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Spotlight on Amanda Russell

What inspired you to get into HR?

At university, I told my tutor that I was considering an HR career. He said I’d probably be quite good at it if I was a man! That was it! My mind was made up…

Can you share some highlights from your career to date?

My first HR job was in the NHS. It was a great place to learn within a unionised environment. They supported my CIPD studies, but I found it too bureaucratic. I saw an HR job advertised for Amstrad, and was lucky enough to get it. I was the first HR person Amstrad employed!

I left Amstrad with a few others to be part of the start-up team of ONdigital, the world’s first digital terrestrial network. My role was to recruit like mad ready for its launch and then help integrate the business into the ITV Group. I’ve got a fond memory of taking the famous ONdigital monkey home on the train just prior to launch – It got loads of attention! I had the best of times there, until it went into administration. I worked with administrators to sadly close the business.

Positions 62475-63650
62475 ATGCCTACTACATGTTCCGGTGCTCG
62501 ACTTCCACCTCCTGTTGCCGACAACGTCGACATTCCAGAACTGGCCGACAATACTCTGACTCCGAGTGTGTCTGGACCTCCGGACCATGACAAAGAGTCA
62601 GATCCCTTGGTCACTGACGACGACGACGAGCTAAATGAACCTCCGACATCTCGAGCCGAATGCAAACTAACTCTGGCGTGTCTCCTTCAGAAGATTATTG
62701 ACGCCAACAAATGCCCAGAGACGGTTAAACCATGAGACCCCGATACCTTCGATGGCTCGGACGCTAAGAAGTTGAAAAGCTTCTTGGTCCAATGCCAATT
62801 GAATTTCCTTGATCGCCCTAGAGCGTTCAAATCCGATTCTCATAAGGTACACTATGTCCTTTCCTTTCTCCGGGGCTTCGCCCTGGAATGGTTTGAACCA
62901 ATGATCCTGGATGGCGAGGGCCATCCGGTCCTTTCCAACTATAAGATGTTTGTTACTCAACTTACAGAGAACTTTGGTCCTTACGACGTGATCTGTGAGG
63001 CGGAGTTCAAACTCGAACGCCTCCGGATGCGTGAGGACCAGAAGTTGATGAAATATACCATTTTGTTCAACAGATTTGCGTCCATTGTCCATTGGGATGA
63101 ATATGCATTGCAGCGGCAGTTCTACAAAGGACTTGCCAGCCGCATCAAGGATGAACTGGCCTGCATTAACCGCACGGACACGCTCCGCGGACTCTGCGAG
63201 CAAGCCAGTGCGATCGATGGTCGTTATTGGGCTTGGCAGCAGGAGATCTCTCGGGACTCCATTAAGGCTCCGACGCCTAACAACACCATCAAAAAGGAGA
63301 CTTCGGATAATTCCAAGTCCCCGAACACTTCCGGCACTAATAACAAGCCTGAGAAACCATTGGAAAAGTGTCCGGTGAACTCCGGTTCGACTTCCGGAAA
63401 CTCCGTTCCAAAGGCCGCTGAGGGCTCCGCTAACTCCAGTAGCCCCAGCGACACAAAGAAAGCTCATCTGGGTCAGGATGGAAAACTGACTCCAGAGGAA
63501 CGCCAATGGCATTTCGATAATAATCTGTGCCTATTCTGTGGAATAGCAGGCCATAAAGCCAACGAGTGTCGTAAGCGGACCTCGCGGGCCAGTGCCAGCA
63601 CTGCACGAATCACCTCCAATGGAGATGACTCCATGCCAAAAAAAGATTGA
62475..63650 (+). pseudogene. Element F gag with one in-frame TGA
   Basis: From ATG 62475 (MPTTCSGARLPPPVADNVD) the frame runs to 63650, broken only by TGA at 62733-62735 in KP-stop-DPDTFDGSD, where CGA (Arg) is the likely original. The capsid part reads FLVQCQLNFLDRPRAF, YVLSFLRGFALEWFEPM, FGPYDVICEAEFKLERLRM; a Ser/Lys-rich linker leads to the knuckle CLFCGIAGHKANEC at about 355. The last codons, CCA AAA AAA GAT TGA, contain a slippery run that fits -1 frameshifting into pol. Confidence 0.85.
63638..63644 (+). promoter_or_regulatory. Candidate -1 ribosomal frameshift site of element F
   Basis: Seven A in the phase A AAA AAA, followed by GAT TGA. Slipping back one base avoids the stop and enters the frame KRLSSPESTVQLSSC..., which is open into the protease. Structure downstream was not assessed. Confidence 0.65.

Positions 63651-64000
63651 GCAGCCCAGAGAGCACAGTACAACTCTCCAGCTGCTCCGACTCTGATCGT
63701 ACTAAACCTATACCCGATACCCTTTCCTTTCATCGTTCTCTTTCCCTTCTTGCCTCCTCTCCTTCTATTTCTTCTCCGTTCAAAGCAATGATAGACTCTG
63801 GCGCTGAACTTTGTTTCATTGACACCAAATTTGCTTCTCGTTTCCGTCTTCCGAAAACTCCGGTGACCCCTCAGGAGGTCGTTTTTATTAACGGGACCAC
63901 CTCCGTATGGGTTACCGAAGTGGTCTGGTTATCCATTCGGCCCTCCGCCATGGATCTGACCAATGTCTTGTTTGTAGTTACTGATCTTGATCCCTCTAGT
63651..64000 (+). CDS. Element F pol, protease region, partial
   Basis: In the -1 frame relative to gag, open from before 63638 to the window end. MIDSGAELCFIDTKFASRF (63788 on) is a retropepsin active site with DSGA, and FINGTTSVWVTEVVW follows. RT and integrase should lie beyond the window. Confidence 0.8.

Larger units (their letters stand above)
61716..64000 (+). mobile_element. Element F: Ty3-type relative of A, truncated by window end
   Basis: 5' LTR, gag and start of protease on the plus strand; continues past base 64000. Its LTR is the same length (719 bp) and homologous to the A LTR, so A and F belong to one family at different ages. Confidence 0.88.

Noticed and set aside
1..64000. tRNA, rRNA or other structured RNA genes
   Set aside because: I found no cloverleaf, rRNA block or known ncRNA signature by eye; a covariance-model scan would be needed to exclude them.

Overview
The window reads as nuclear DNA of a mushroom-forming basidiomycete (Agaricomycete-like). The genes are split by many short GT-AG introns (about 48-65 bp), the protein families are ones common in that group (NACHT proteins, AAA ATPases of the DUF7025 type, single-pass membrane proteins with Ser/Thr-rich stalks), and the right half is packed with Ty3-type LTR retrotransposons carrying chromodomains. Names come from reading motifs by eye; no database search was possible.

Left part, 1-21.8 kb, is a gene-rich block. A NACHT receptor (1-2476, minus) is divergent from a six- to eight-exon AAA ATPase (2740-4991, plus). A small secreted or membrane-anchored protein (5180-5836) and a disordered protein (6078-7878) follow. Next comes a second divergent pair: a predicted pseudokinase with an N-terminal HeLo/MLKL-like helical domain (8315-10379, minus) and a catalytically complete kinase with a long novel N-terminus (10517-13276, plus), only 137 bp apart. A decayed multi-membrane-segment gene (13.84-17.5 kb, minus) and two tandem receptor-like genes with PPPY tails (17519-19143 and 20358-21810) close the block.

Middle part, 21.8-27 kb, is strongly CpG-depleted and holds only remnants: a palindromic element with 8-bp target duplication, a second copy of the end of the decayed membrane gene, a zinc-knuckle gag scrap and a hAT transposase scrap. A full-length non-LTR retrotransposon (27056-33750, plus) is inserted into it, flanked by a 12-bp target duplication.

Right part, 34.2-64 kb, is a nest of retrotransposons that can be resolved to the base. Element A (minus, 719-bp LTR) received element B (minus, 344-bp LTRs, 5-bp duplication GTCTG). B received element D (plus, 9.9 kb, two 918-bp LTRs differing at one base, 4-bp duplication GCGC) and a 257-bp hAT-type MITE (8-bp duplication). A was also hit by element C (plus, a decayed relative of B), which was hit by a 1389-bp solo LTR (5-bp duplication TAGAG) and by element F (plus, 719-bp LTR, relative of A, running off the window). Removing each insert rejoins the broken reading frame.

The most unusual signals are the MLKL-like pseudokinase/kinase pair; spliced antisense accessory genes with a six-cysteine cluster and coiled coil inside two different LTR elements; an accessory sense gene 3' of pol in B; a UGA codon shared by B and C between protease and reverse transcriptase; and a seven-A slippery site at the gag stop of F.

My next job was at Eisai, a Japanese pharmaceutical company, where I was part of the team (coincidentally working with Brian Wilson from the Guildford territory) responsible for relocating the UK head Office in London to a brand new R&D and manufacturing facility and European headquarters in Hertfordshire.

After that I supported the integration of a privately-owned industrial inkjet facility into Royal Tencate, a Dutch multinational company. I ended up leaving with the original entrepreneurial owner to help him start up a new business where we ran the ‘Industrial Inkjet Training Academy’, delivering training across Hong Kong and China.

My last ‘employed’ HR role involved the construction of a manufacturing facility for Procter and Gamble.

In your experience, are some sectors worse than others for generating HR problems?

In the short time I’ve been an HR Dept licensee, and from my own practical experience, I would say retail stands out. I’m already coming across examples of poor planning and even poorer management of employees, leading to unproductive and unmotivated teams.

Retail is notorious for having a high staff turnover rate and seasonal fluctuations. Employees constantly miss out on the training they desperately need to do their job properly. This makes it more difficult to build customer loyalty, so recruiting the right people with the right attitude is a must! Then pay them fairly so they stay long enough to develop!

If you were not working in HR, what would you love to be doing?

I’d love to be building a house in a remote part of Scotland near mountains and with views of a loch. I’d rent it out for a few years and then ultimately retire there with my partner, Nick, and the dogs. One day!